This article examines how ethnographic practice can be applied to, and is altered by, the study of uncertain and not fully accessible experiences ( Stevenson 2014 ). The analysis focusses on issues of positionality and intersubjectivity in the
The Investigation of Refugees’ Mental Distress
Women, inequality, and social reproduction
Introduction: A gendered, critical ethnography of elites This article answers the call of this theme section—for an anthropology of elites that is both ethnographic and attuned to political economic critique—by looking ethnographically at the
A critical approach towards the realignment of art and anthropology
Anna Grimshaw and Amanda Ravetz
The ethnographic turn has been the focus of recent debate between artists and anthropologists. Crucial to it has been an expansive notion of the ethnographic. No longer considered a specialised technique, the essays of Clifford and others have proposed a broader and more eclectic interpretation of ethnography – an approach long considered to be the exclusive preserve of academic anthropology. In this essay, we look more critically at what the ethnographic turn has meant for artists and anthropologists. To what extent does it describe a convergence of perspectives? Or does it elide significant differences in practice?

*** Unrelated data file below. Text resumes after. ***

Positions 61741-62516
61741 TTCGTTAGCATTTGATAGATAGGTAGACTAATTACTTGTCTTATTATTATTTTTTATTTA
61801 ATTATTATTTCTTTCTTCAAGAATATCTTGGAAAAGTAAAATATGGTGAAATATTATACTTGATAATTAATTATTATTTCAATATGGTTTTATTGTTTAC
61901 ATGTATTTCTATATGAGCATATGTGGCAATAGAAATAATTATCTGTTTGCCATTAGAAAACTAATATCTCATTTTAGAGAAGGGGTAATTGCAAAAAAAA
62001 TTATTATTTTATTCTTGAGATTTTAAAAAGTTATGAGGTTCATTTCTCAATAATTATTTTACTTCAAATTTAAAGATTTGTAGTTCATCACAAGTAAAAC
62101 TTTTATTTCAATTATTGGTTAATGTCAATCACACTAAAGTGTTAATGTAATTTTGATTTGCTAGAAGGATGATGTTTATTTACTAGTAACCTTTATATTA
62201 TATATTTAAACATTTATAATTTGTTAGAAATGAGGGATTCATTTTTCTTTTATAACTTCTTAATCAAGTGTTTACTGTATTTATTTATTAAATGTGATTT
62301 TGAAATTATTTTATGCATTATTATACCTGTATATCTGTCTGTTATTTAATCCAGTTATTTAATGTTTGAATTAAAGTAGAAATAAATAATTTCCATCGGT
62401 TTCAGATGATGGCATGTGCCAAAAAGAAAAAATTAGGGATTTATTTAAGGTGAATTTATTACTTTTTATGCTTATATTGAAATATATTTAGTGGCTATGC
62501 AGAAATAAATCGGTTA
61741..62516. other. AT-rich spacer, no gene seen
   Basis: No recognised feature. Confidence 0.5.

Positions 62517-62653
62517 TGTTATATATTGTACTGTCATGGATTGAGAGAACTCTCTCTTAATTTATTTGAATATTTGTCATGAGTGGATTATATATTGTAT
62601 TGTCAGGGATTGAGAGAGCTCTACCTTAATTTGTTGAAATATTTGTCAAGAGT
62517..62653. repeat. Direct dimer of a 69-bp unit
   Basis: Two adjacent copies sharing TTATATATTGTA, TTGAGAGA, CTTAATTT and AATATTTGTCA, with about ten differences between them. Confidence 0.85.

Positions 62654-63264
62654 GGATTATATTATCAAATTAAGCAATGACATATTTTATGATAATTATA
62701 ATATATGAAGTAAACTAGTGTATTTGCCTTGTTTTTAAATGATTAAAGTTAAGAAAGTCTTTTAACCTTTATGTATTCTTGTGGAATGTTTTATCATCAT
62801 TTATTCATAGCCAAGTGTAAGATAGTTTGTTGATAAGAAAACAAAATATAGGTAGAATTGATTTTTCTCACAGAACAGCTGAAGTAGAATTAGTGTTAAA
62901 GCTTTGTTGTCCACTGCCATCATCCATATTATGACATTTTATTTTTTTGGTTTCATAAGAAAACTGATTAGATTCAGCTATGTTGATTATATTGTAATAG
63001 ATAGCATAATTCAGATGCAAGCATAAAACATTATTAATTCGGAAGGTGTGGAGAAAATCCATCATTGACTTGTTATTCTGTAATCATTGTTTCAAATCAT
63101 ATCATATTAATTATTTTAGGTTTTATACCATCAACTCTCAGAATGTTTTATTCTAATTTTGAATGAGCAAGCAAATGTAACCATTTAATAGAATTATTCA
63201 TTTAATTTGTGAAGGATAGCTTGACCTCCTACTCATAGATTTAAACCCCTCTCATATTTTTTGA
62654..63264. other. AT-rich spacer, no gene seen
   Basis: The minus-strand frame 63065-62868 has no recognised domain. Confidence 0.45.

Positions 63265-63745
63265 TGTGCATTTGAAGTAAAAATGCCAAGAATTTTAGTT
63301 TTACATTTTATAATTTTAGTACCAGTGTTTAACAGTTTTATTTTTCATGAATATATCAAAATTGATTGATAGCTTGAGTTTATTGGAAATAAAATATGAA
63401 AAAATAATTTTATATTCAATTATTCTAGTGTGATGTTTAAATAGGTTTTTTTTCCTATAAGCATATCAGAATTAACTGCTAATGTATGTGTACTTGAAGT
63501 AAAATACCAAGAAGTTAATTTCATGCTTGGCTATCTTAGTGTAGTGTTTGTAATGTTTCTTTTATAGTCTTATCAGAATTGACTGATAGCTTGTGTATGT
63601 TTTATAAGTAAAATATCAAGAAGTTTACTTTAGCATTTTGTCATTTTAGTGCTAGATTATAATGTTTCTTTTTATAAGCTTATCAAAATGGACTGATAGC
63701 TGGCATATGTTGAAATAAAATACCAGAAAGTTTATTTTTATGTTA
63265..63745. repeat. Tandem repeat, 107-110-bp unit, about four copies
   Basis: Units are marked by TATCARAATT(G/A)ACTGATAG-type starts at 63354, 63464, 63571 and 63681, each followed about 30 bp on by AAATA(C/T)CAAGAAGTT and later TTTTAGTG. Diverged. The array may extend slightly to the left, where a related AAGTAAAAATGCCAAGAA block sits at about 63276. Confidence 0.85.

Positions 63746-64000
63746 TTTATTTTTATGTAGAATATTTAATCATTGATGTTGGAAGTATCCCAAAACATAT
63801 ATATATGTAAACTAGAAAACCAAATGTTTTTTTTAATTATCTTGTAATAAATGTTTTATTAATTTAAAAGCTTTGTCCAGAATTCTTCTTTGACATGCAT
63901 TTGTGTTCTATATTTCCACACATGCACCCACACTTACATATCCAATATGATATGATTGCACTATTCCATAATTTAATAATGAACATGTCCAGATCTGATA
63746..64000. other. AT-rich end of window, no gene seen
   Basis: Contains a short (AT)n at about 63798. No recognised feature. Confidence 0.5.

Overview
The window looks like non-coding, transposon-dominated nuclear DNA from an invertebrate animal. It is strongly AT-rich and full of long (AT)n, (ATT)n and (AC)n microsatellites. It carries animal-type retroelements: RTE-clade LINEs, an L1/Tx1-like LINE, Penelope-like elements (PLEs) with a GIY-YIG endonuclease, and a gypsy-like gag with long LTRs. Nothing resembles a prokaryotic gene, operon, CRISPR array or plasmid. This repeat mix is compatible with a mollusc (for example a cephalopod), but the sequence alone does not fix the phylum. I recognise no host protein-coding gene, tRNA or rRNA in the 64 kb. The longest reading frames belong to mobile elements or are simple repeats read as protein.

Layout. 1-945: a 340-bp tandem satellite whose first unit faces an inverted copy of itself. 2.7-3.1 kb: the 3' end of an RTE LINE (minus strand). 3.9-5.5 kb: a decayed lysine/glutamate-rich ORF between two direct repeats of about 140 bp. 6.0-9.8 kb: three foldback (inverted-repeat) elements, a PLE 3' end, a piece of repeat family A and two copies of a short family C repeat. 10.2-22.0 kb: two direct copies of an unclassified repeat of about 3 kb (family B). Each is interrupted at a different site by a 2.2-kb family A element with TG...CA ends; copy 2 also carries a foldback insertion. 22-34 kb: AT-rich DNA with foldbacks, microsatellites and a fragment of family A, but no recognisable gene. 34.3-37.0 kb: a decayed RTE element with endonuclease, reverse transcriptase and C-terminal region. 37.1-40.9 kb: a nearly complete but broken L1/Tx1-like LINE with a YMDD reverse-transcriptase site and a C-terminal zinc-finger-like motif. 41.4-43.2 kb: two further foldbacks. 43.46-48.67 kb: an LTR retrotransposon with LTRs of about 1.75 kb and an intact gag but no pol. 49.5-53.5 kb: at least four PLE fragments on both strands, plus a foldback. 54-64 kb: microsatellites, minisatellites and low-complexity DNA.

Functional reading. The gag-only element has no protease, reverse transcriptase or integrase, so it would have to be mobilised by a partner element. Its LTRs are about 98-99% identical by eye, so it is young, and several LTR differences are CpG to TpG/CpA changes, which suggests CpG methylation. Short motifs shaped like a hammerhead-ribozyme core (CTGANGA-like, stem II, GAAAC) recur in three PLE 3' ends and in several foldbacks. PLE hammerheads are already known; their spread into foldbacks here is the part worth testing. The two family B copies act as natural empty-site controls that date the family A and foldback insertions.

This essay considers the intersection of biography and ethnography through an anthropology of the house. It focuses on the multiple entanglements between houses, lives lived within them and the social contexts within which houses are shaped. If ‘good ethnography’ is the outcome, at least in part, of long‐term familiarity with the people and places that are its subject, the sense of being in a proper house rests on a comparable feeling of familiarity. Both of these rely on long‐term engagement, and are in this sense inherently biographical. To unpack the entanglements of personhood, kinship, temporality and the state that houses illuminate, I begin with my own engagement with Malay houses over several decades before discussing houses as ‘biographical objects’ and also as persons. I then examine connections and disconnections between houses and biography through a consideration of some less obviously ‘house‐like’ houses. Pursuing the analogy between ethnography and houses further, in the final part of the article I suggest that, if houses provide a productive opening for ethnography, they might also offer a starting point for a particularly anthropological kind of (auto)biography.